2020 could prove to be a breakout year for timber and lumber REITs as rising lumber prices, increased demand for the commodity, tight supplies, and low interest rates drive share prices higher.
Surging Lumber Prices
After plunging from a spot price of $460 per 1,000 board feet on February 20 to about $260 on April 1, lumber has firmly climbed back up and is now trading around $500. The current price is 28% higher than at the beginning of 2020 and 51% higher than a year ago.
MRP believes prices could head even higher and perhaps surpass the record peak of $659 reached in May 2018 due to improving demand/supply fundamentals.
Improving Demand Fundamentals
The fact that, 50% of U.S. softwood lumber consumption is typically from homebuilders, that wood demand is highly correlated with the strength of the housing market, and that U.S. housing is weathering this year’s economic downturn a lot better than most had anticipated are reasons to be bullish on the commodity.
For one, America’s homebuilders may have just experienced their strongest June sales since the last housing boom. According to a monthly survey conducted by John Burns Real Estate Consulting, which has historically mirrored the U.S. Census report, sales of newly built homes jumped 55% annually last month, notching the largest annual gain since homebuilding began again following the housing crash a decade ago. June’s gains would come on top of May’s 12.7% year-on-year sales jump.
Industry experts credit this construction rebound to the perfect storm for the nation’s homebuilders: A sharp decline in the supply of existing homes for sale, increasing consumer preference for brand-new, high-tech homes with all the amenities for working and schooling, as well as an accelerating flight to the suburbs and exurbs following the coronavirus pandemic.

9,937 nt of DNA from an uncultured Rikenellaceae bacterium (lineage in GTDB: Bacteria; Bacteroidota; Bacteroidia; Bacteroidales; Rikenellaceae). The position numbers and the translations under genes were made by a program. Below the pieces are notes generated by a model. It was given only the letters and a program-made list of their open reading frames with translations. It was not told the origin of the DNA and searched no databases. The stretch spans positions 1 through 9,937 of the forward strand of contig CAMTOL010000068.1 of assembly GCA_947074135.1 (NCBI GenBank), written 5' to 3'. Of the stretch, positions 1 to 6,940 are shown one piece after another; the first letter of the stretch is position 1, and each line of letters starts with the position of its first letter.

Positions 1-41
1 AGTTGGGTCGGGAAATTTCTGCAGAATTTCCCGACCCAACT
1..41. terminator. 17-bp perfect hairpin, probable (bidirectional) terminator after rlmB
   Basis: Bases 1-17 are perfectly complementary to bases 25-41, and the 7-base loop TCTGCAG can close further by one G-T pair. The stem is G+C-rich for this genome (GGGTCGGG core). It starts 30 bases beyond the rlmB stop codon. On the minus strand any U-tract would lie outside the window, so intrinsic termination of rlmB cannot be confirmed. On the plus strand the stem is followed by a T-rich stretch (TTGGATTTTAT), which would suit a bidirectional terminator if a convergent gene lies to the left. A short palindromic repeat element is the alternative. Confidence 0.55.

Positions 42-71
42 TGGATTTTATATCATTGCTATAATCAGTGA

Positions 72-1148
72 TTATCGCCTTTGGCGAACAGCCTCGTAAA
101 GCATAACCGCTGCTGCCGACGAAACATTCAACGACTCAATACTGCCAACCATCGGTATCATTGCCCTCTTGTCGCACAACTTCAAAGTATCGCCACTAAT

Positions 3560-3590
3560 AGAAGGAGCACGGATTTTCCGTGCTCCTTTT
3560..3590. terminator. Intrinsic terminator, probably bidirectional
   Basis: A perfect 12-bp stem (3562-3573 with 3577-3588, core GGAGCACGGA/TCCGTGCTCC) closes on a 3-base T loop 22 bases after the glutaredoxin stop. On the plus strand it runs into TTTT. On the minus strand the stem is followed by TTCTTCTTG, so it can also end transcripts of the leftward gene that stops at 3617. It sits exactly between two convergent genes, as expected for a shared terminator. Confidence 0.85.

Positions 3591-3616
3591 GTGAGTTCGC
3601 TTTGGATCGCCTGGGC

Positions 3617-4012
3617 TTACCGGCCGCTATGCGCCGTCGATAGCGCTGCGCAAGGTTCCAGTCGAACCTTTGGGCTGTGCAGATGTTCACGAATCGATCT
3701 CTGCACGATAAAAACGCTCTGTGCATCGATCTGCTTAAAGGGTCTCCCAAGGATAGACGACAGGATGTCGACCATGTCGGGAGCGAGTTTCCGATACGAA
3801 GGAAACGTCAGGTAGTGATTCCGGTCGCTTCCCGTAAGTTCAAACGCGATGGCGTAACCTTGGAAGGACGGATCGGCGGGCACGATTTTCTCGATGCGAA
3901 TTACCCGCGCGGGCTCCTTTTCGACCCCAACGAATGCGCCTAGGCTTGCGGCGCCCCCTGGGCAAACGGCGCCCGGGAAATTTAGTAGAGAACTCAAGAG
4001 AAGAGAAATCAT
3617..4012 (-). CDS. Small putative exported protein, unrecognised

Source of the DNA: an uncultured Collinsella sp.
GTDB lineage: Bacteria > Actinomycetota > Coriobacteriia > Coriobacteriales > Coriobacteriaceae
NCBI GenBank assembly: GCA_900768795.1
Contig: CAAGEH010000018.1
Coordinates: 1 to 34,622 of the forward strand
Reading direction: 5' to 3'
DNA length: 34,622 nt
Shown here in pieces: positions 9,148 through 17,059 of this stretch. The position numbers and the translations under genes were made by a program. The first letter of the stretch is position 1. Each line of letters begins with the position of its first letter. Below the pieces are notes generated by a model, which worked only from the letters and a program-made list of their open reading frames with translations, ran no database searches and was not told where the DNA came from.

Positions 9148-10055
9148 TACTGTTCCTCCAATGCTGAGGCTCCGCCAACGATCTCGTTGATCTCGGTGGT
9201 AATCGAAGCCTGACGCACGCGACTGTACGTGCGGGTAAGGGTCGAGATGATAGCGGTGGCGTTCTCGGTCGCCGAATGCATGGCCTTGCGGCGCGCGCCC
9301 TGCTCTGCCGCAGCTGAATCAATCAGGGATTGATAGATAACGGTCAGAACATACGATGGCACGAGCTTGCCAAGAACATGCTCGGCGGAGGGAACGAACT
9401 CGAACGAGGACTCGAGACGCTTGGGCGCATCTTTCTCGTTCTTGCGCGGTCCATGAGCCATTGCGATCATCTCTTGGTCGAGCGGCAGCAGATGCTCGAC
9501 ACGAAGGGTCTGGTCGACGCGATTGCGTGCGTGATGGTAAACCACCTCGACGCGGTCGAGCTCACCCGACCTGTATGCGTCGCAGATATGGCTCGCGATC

Another unexpected development has been the surge in home improvement projects this year. In the wake of the lockdowns and with many Americans spending more time at home, decks have become the new hot pandemic project. Apparently, Do-it-Yourself (DIY) demand has not abated much as states reopen, and construction demand has far surpassed lumber mills’ projections.
A race among restaurants and bars to install outdoor seating areas has been another surprising source of demand this year. In places like New York City and New Jersey, where indoor dining is still forbidden but outdoor service is allowed, bars, restaurants and cafes have been slapping together outdoor seating in bids for survival. Some places have simply encircled street parking with plywood planters, while others have gone and built entire decks.
Improving Supply Fundamentals
Tight supplies are the other side of this equation. When COVID-19 entered the picture and shut down most sectors of the economy, lumber producers experienced a sudden collapse in demand. Many mills — projecting that homebuilding would be adversely affected for a long period, and attempting to comply with goverment-mandated stay-at-home orders and social distancing measures — decided to shut down temporarily. Accordingly, mills that remained operational substantially decreased capacity utilization.